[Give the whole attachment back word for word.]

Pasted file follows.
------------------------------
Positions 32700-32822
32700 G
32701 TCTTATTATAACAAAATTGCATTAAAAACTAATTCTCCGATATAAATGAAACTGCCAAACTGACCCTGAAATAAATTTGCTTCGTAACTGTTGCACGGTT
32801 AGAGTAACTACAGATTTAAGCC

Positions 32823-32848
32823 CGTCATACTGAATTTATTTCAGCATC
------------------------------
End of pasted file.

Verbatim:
Positions 32700-32822
32700 G
32701 TCTTATTATAACAAAATTGCATTAAAAACTAATTCTCCGATATAAATGAAACTGCCAAACTGACCCTGAAATAAATTTGCTTCGTAACTGTTGCACGGTT
32801 AGAGTAACTACAGATTTAAGCC

Positions 32823-32848
32823 CGTCATACTGAATTTATTTCAGCATC